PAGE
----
Public Utilities Reports

PUR Guide 2012 Fully Updated Version

Available NOW!
PUR Guide

This comprehensive self-study certification course is designed to teach the novice or pro everything they need to understand and succeed in every phase of the public utilities business.

Order Now

America's Canadian Problem

U.S.-Canada electricity trade is shrinking, and some American companies may be left without their megawatts for the summer.
Fortnightly Magazine - April 15 2003

of total electricity generation, or about half the historic level.

Peak Demand Problems in Ontario

Ontario in particular is driving up peak load during the summer months, when North American prices are at their highest. In August 2002, Ontario logged an all-time peak of 25,414 MW. As a result, other provinces, including neighboring Quebec-the largest electricity exporter to the United States-supply Ontario during the summer, thus reducing available energy for export.

Ontario is not building enough new capacity to end its peak demand problem anytime soon, one analyst suggests. "The Ontario market is forecast to have a capacity shortfall as early as 2005, even with the 3,500 MW of nuclear capacity that is scheduled to return to service and with the 1,000 MW of independent generating capacity currently under construction," says John Dalton, a managing director at Navigant Consulting in Toronto. The timetable for the return of the nuclear plants could suffer from political factors as well as mechanical factors, however, further exacerbating peak load problems in Ontario.

Quebec leads Canadian provincial exporters, having sold 14.7 million MWh to the United States last year, followed by British Columbia with 7.9 million MWh, Manitoba with 7.4 million MWh, and Ontario with 2.4 million MWh. None of the other provinces that exported to the United States last year, including Alberta, New Brunswick, Nova Scotia, and Saskatchewan, sold more than a few hundred thousand megawatt-hours.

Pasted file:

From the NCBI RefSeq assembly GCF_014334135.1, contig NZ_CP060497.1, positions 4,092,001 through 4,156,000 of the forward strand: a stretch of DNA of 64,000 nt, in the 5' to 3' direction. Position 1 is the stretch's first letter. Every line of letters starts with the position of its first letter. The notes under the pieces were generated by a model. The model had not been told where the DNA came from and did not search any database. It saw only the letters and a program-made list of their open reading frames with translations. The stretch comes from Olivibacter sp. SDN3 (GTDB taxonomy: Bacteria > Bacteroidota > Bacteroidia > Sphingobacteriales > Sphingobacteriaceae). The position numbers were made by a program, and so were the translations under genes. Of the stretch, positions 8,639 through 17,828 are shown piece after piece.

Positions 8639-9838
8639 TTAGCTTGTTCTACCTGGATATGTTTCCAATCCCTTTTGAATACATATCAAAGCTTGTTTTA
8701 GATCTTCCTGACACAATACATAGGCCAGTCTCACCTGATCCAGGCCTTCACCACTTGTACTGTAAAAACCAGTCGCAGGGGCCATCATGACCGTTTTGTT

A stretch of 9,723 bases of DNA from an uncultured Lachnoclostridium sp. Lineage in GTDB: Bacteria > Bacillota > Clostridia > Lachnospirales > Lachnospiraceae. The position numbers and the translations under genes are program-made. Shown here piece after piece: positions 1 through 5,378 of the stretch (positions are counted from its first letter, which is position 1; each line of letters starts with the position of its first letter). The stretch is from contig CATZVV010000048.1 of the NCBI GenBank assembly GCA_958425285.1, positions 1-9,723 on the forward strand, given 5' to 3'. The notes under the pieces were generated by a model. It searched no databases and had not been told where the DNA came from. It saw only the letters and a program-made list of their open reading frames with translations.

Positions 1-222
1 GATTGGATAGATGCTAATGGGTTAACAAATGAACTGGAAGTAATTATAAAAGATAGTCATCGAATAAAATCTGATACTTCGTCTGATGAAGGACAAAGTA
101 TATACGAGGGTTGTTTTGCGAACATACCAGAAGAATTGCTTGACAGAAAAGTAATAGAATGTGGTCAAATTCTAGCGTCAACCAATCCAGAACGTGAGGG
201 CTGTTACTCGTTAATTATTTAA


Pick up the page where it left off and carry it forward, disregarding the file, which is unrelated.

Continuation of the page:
Still, Newfoundland and Labrador could become substantial exporters if negotiators agree on the terms of the proposed Gull Island hydroelectric project. This 2,000 MW project is located on the Churchill River in Labrador and carries an estimated cost of Cdn$4 billion for the construction of the dam and a transmission line to Ontario; completion is estimated six years from construction start. "At least initially, some of the electricity from Gull Island could be exported," Dalton says.

The states that imported more than 1 million MWh from Canada last year, according to Sam's NEB statistics, include:

  • New York with 13.9 million MWh;
  • North Dakota/Minnesota with 7.4 million MWh;
  • Washington with 4.4 million MWh;
  • Maine with 3.9 million MWh;
  • Vermont with 2.1 million MWh;
  • California with 1.9 million MWh; and
  • Oregon with 1.5 million MWh.

While the volume of Canadian electricity supplied to the United States as a whole may be diminishing, much of the current supply will continue to be a critical component in the planning for energy-short regions like New England. In an October 2002 projection of the next four years' worth of demand and supply for the New England Power Pool (Nepool), ISO New England has modeled summer peak month supply plans that include a flow of 1,450 MW from Hydro Quebec and New Brunswick, the lion's share of all planned purchases for Nepool.

U.S. Supplies Provinces, but Deregulation Inspires Little Cross-Border Trade

A few states are major exporters of electricity to Canadian provinces, mostly during the winter months. In 2002, Washington led all state exporters with 5.6 million MWh sold to Canada, followed by New York with 3 million MWh and North Dakota/Minnesota with 2.1 million MWh, NEB